- Issue 4/2010
- Copyright and Credits
- Flight Operations
- Maintenance and Certification
- Recently Released TSB Reports
- Accident Synopses
- Regulations and You
- Debrief: Déja vu: The Importance of the Underwater-Egress Pre-Flight Briefing for Passengers
- Self-Paced Study Program
- Full HTML Version
- PDF Version
Note: The following accident synopses are Transportation Safety Board of Canada (TSB) Class 5 events, which occurred between February 1, 2010, and April 30, 2010. These occurrences do not meet the criteria of classes 1 through 4, and are recorded by the TSB for possible safety analysis, statistical reporting, or archival purposes. The narratives may have been updated by the TSB since publication. For more information on any individual event, please contact the TSB.
— On February 6, 2010, a privately registered Stinson 108-2 had departed from the ice surface of Lake Winnipeg, near the mouth of the Manigatogan River, for a VFR flight with a pilot and one passenger to Lyncrest airport near Winnipeg, Man. Shortly after takeoff, the pilot noted that the visibility had deteriorated, and attempted to return to his departure point. During the turn, the pilot encountered whiteout conditions and was unable to maintain visual reference to the ground. The aircraft descended and collided with the ice surface approximately 4 NM southwest of the Manigatogan River. The pilot sustained minor injuries and the passenger sustained serious injuries. The aircraft sustained substantial damage from the impact, and was later destroyed when the pilot lit the wreckage to attract rescue personnel. The emergency locator transmitter (ELT) was damaged in the fire. TSB File A10C0017.
— On February 8, 2010, a Piper PA-44-180 Seminole with an instructor and two students on board was conducting single-engine approaches to the Toronto/ Markham, Ont., airport. During the occurrence approach, the student was having difficulty with the approach and the pilots forgot to lower the landing gear. The aircraft touched down with the gear retracted and was substantially damaged. There were no injuries. TSB File A10O0025.
— On February 21, 2010, an amateur-built Super Ben 160 took off from a field around 5 mi. west of Chicoutimi, Que., for a local flight in VFR conditions. During takeoff, the aircraft was pushed out to the right by a crosswind. The right wing hit a tree and the aircraft pivoted and went into a ditch. The pilot was not injured. The emergency locator transmitter (ELT) was triggered on impact and was immediately turned off by the pilot. The aircraft sustained damage to the wings, the propeller, the engine cowl, and the engine. TSB File A10Q0020.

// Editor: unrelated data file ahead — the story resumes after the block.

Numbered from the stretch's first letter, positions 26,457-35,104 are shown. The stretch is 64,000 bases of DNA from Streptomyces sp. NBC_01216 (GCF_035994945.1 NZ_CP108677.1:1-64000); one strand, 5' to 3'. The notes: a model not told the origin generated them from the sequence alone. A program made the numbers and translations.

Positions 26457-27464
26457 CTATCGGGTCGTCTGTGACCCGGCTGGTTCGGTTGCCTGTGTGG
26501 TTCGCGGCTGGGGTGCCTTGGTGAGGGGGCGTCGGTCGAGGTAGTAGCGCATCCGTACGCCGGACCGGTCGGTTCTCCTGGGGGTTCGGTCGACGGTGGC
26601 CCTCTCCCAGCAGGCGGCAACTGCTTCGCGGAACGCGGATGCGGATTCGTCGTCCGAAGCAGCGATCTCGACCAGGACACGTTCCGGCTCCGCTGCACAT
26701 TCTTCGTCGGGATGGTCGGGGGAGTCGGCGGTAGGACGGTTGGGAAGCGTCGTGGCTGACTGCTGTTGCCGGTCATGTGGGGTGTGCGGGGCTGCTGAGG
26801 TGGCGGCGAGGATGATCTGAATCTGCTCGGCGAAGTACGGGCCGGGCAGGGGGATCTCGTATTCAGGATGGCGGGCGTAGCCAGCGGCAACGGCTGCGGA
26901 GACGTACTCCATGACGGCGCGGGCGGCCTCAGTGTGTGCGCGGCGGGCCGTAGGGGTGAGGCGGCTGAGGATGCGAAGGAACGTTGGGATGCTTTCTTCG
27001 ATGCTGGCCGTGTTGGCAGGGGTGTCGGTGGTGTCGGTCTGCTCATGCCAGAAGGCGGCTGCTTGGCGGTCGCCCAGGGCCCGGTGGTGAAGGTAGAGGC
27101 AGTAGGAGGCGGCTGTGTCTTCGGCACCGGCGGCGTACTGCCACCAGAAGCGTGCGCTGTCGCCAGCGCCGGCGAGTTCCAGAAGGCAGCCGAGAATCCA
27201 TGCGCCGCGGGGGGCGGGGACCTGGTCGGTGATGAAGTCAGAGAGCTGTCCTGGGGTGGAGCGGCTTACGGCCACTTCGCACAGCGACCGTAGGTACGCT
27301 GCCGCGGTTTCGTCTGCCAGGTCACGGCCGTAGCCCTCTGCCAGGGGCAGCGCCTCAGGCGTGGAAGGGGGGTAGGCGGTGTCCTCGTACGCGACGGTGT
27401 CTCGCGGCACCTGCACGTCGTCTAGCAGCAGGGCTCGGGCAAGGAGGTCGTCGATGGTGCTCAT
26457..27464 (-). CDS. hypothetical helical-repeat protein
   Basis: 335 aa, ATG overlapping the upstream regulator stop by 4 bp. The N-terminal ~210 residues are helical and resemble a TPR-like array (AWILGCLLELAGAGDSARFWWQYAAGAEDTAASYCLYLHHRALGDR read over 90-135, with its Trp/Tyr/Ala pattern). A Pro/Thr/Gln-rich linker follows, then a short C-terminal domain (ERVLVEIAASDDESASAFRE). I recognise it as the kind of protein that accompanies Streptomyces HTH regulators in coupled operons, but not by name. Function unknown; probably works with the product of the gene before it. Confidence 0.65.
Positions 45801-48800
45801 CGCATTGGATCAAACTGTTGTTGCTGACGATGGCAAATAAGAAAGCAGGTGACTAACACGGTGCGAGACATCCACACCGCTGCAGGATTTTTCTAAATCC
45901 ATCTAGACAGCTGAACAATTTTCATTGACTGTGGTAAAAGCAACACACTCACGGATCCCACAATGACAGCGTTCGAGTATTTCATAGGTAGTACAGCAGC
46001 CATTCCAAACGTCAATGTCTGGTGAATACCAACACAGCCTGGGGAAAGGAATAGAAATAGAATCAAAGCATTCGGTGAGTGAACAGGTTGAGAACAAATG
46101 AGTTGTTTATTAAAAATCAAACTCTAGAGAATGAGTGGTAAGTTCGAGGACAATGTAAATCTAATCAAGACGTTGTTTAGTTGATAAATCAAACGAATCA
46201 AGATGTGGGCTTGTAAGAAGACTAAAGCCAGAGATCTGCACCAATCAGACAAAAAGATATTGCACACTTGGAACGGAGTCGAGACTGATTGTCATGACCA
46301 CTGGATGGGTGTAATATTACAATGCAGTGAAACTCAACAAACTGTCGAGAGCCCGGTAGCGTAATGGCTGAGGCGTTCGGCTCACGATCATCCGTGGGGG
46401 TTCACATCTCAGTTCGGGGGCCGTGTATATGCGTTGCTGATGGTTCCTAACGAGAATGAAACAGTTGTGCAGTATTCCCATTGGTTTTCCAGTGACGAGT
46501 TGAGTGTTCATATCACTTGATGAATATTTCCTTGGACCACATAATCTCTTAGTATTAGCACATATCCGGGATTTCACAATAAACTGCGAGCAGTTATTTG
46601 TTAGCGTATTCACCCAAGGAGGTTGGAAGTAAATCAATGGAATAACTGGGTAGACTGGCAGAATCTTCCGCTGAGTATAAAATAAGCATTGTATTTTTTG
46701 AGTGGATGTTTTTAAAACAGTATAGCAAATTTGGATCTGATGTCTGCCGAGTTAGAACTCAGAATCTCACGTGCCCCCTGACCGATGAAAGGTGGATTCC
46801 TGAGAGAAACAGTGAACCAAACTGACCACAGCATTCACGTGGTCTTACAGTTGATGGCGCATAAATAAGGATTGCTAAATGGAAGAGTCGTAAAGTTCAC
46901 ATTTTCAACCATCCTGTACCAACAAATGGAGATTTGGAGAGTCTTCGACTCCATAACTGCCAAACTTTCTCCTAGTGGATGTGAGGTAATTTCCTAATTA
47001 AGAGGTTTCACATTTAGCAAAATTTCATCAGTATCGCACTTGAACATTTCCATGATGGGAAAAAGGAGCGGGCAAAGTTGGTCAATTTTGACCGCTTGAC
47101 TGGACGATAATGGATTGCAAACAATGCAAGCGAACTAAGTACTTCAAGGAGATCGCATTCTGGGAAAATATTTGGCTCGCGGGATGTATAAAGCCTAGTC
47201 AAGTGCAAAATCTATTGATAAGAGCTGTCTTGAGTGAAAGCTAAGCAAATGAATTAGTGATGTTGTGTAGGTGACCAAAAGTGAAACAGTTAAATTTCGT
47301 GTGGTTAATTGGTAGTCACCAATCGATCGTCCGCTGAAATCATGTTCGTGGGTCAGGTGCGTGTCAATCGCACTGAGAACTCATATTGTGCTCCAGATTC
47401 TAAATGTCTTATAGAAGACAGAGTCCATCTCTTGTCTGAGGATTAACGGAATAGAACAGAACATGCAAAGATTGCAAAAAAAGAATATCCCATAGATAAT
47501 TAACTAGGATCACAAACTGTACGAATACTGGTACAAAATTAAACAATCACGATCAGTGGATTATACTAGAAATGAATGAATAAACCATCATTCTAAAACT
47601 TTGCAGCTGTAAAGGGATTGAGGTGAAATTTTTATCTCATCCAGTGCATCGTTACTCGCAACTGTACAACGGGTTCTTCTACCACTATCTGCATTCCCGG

— On February 21, 2010, an RS Ultra Kangook B powered parachute was flying above the Saint-Charles- Borromée Park in the Joliette, Que., area when the pilot lost control of the aircraft and crashed upon landing. The aircraft sustained major damage. The pilot sustained minor injuries. TSB File A10Q0022.
— On March 4, 2010, a wheel- and ski-equipped de Havilland DHC-3T Turbo Otter was landing at Webequie, Ont. Immediately after touchdown, the aircraft nosed over, striking the propeller and damaging the engine (Pratt & Whitney PT6A-35). The aircraft settled back on its wheels and remained upright. Information provided indicated that the brakes were frozen. TSB File A10C0026.
— On March 7, 2010, the pilot of a Cessna 172 was conducting a low-altitude waterfowl survey with two passengers on board, approximately 14 NM east of Yarmouth, N.S. While conducting the survey, the engine (Lycoming O-320-B2D) lost power. The pilot then elected to conduct a forced landing on a paved road. The aircraft contacted a telephone line just prior to touchdown with approximately 600 ft of road remaining. The aircraft veered toward the right, and the right wing struck a stop sign. The aircraft continued forward, crossing a ditch and striking a tree before coming to rest. The pilot and the two passengers were seriously injured. The aircraft was substantially damaged. TSB File A10A0025.
— On March 7, 2010, a Hiller UH-12E helicopter was conducting tree cone harvesting approximately 10 NM north of Hythe, Alta., when on an approach the tail rotor struck branches. An attempt was made to pull up; however, this led to an over-torque condition and the helicopter fell to the ground in forested terrain. The pilot was the lone occupant and was not injured. TSB File A10W0044.
— On March 9, 2010, a ski-equipped PA11 Piper was preparing for a private flight in the Gatineau, Que., area. The aircraft was parked at the edge of a lake. The mooring lines were not attached. Since the aircraft did not have an electrical system, the engine was started using the propeller. A second pilot started the engine while the pilot who owned the aircraft was at the controls. The two pilots let the engine warm up, standing away from the prop wash behind the right wing. After a few minutes, under the combined effect of the prop wash and the slight slope of the shoreline, the aircraft began to slide toward the lake. Concerned with the situation, the pilot who was not the owner ran to the cockpit with the intention of stopping the engine. He was unaware that the aircraft did not have a mixture control with idle cut-off, and that the engine needed to be shut off by cutting the magneto ignition. It seems that the pilot’s clothing accidentally moved the gas control on the left wall of the cockpit. The engine accelerated, the aircraft climbed over a snowbank and did a semi-circle on the lake, hitting trees along the shoreline. The pilot on board was not injured. The aircraft sustained major damage. TSB File A10Q0029.